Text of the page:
Supervisors vacate task force vote
Board schedules Feb. 29 meeting
By JOE NAIMAN
Although county counsel believes county supervisors did not violate the state’s open meeting law in December, the supervisors on Feb. 7 vacated their Dec. 7 action and scheduled a Feb. 29 meeting to address their actions on the Red Tape Reduction Task Force and other task force recommendations.
The vote came after Californians Aware filed suit against the San Diego County Board of Supervisors challenging the Dec. 7 vote. Californians Aware argued that the posted agenda recommended only accepting the task force’s report, but the supervisors voted to implement some of its recommendations
County Counsel Tom Montgomery told the board it has the right to amend motions if an item is placed on the agenda and county staff does not believe that the open meeting law, the Ralph M. Brown Act, was violated. After Californians Aware filed suit, the county supervisors said that vacating the Dec. 7 decision and rescheduling the matter would be preferable to spending time and money on litigations.
Under the Brown Act, no action can be taken on an item unless it has been placed on a publicly-noticed agenda. The law does not require the public board to adopt the staff recommendation, said Montgomery.
“The public should not be relying on the action the chief administrative officer is recommending,” said Montgomery. “Your board may take any type of action.”
The item noticed for the Dec. 7 meeting had two recommendations form the chief administrative officer: to receive the task force’s report and to direct staff to evaluate the recommendation the board selected and report back within 60 days. The county supervisors directed county staff to implement some of the 35 recommendations while directing staff to evaluate the rest of the recommendations and return within 60 days.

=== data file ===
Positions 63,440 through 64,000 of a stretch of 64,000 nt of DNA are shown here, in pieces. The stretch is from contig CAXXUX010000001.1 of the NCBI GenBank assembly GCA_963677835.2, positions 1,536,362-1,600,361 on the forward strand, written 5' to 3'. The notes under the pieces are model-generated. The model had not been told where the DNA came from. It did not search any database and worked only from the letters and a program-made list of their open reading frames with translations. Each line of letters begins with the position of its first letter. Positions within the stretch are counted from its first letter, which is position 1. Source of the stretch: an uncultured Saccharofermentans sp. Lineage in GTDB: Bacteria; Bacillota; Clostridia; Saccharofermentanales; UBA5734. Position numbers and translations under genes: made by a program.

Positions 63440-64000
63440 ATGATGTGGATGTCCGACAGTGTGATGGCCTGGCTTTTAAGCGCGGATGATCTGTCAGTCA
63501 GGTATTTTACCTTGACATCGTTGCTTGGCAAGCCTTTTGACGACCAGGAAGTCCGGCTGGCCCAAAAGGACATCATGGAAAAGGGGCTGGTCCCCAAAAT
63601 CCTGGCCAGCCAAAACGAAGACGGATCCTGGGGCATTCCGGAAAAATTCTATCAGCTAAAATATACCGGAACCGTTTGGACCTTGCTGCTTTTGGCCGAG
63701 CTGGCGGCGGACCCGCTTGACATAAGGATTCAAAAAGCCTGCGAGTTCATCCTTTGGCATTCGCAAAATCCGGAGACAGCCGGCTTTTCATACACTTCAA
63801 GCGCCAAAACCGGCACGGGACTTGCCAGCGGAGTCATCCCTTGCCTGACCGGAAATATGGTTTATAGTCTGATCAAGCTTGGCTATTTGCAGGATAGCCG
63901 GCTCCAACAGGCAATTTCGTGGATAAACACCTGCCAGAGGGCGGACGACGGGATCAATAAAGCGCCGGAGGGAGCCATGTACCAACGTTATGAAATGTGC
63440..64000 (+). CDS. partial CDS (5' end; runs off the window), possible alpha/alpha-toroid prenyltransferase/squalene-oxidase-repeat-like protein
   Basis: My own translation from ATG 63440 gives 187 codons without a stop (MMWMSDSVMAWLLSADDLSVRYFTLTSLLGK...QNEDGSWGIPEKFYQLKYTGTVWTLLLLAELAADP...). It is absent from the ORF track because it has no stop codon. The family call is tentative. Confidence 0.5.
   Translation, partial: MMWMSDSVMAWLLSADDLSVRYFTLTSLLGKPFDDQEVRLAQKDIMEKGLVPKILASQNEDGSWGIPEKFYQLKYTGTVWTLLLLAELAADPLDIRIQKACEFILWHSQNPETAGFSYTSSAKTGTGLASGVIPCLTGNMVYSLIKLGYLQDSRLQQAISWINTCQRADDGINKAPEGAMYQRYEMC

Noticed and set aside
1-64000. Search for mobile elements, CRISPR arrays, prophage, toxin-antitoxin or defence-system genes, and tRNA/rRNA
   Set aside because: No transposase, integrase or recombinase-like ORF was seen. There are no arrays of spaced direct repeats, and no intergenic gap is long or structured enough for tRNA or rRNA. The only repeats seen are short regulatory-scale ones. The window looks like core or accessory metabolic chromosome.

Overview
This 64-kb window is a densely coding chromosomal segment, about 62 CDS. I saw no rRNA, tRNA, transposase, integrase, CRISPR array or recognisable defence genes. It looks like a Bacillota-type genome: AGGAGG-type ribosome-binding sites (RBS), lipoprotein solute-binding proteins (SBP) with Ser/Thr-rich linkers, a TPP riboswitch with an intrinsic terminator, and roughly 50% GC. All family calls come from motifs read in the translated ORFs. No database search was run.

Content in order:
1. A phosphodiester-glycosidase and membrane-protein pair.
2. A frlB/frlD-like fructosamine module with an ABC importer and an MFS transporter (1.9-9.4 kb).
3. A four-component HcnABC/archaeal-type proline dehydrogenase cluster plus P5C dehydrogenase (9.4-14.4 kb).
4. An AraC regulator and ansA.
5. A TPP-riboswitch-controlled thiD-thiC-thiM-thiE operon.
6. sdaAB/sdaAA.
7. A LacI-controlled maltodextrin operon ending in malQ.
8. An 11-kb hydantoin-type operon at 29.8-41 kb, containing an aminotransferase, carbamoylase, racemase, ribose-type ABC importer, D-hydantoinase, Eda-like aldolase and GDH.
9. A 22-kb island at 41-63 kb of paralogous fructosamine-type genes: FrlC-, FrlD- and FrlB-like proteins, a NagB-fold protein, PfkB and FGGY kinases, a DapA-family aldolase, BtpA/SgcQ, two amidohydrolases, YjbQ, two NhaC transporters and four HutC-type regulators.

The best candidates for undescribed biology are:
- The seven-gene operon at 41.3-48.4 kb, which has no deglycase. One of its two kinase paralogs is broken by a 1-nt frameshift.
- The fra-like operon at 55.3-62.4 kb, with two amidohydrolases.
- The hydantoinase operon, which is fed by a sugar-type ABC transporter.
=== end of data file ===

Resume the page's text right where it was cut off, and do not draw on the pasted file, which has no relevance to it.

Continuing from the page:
The task force was created in April 2011 to examine and streamline the land development permitting process to improve efficiency.
The most controversial of the 35 recommendations was to eliminate or significantly restrict community planning and sponsor groups. Proposed changes if planning and sponsor groups are not eliminated include limiting their scope of review to the preparation and amendments of the general and community plans, providing a senior level planning and county counsel at each planning or sponsor group meeting, eliminating free appeals if a planning or sponsor group appeals a county planning commission decision to the supervisors, and setting term limits to reduce terms from four to two years and limiting planning group members to two terms in a 10-year period and reducing to seven the number of planning or sponsor group members.
In both the elimination and restriction proposal, applicants for discretionary projects would still need to prepare a Public Participation Plan to inform community residents, and at least one publicly-noticed meeting in the community would be required.
The county has 26 planning and sponsor groups. Among them is the 15-member Ramona Community Planning Group.
Members of a planning group are elected by voters within the community planning area and must be residents of that planning area. Sponsor group members are appointed by the county supervisors after being recommended by the sponsor group and are not required to live in the planning area.
The county established planning and sponsor groups to encourage a level of citizen participation in the community planning process.
The county hosted a Feb. 2 meeting with representatives from the planning advisory groups. The next day planning group chairs in District 2 met with County Supervisor Dianne Jacob, who represents the district that includes Ramona. The representatives agreed to alternatives to present to the supervisors, if need be, to persuade them to retain community planning groups.
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